Review: Candlemass – Death Thy Lover
National Music Reviews
Death Thy Lover
Candlemass = (early Black Sabbath + Trouble) x Riot
I’m not a diehard Candlemass fan to the extent that many of my friends are (I’m looking at you … the guy with the Epicus Doomicus Metallicus artwork tattoo). I still love them, mind you (Candlemass, that is. My friends can all go to hell and rot while I watch them suffer with stoic indifference). Y’all are probably going to stone me with rocks glazed with broken glass while I’m sloppily nailed to a flaming crucifix for saying so, but I much prefer the early incarnation of Candlemass, before they changed their name from Nemesis and when bassist Leif Edling also handled vocal duties. It had more charm, I feel: Edling’s lisped vocal delivery on “Black Messiah” is priceless, and that track is perhaps my favorite offering from the band to date (a song later reworked into “Incarnation of Evil” on Candlemass’ 1988 album, Ancient Dreams). Nemesis’ demos are milestones—defining moments in doom metal history—but I could write this entire review about the subtleties that makes Nemesis so damned awesome.
That said, I’m going to review this EP anyway. There are but four tracks on Death Thy Lover. The first, the title track, opens with a swirling guitar lead, building to the speed metal main structure of the song. It’s heavy, and though I still wish Edling would take the helm at the microphone, the band’s relatively new addition, Mats Levén, does a fucking fine job of singing his way through the album (except for the last track—he boned out completely on that one), with both an impressive range and evil delivery. “Sleeping Giant” reminds me of the silly-but-still-awesome earlier work of the band: slower in tempo, a bit more repetitive and lyrics that belong in a box under your bed—a box that’s only to be opened to make you laugh on the bluest of days. “Sinister N Sweet,” a title that may evoke a cinnamon-flavored artificial-sugar alternative, is slower as well, but it’s got more in the tempo and variation department, complete with a pube-singing solo. “The Goose,” with the best title of the bunch (even a genocidal goose in the midst of wiping out an entire species of endangered wildlife is cute, in the end), is somehow the darkest-sounding song. The lead guitar floats over a chugging string-rhythm section and a slow, crashing drumbeat. The song was over before I knew it, and it was instrumental … Maybe I enjoy the music more without vocals, or maybe it’s just a fucking cool song. I’ll leave that open to interpretation.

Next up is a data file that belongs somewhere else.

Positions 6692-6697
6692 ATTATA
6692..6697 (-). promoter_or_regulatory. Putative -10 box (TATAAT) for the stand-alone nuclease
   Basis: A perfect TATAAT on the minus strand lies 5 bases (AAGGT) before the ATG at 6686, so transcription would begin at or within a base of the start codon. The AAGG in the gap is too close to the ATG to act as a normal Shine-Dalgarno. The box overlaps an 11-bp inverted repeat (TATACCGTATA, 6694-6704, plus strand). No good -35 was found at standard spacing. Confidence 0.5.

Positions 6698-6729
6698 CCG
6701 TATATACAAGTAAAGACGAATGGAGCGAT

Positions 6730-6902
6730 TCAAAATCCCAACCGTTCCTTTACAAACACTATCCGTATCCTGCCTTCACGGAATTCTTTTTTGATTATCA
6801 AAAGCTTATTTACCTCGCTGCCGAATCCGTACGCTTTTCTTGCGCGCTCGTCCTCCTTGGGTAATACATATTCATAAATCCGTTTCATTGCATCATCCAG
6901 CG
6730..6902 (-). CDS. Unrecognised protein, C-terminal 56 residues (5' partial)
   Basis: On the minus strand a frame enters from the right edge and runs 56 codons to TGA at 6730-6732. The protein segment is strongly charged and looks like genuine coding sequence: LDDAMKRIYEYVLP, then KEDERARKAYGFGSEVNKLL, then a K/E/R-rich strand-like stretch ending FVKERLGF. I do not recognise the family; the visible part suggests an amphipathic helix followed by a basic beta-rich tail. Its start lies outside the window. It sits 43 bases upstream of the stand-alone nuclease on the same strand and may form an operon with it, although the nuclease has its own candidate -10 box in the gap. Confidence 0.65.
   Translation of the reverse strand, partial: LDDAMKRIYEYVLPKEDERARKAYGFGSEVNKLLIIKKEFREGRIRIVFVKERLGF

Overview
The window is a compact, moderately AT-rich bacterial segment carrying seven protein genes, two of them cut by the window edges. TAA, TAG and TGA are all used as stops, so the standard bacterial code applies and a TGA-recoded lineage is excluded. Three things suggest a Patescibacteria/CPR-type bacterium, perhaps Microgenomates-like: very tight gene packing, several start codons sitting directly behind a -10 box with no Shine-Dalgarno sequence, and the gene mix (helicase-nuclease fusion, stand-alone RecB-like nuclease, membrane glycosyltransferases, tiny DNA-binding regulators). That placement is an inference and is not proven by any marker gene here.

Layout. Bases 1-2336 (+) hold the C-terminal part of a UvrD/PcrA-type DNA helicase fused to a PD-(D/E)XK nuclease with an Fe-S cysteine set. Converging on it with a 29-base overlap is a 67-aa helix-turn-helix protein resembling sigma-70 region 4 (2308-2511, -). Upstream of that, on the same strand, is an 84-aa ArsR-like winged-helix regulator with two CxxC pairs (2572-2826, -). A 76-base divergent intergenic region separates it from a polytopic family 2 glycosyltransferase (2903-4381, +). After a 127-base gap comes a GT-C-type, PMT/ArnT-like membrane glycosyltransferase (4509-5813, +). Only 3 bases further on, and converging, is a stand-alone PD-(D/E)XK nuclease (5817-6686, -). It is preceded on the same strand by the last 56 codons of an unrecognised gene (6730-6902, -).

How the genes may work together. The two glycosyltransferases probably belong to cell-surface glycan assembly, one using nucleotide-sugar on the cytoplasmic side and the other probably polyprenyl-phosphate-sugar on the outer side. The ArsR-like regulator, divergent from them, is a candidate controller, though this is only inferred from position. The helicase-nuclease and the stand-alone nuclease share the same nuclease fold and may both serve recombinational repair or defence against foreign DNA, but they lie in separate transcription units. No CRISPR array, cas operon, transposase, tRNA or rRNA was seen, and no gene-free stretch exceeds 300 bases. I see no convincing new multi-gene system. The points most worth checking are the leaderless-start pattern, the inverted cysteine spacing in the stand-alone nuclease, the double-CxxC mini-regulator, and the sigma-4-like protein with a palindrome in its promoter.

Catchy, old-school and doomy—consider me satisfied. There’s a reason why Candlemass are one of the most revered and important bands in heavy metal history, and while I’m not shitting my pants due to being blown away by Death Thy Lover (note: I am in fact defecating this very moment, fully clothed), this is a great little offering from these pioneering Swedes. Those who invented the wheel don’t owe anybody shit and don’t need to go reinventing it. This does a good enough job of rocking thoroughly. –Alex Coulombe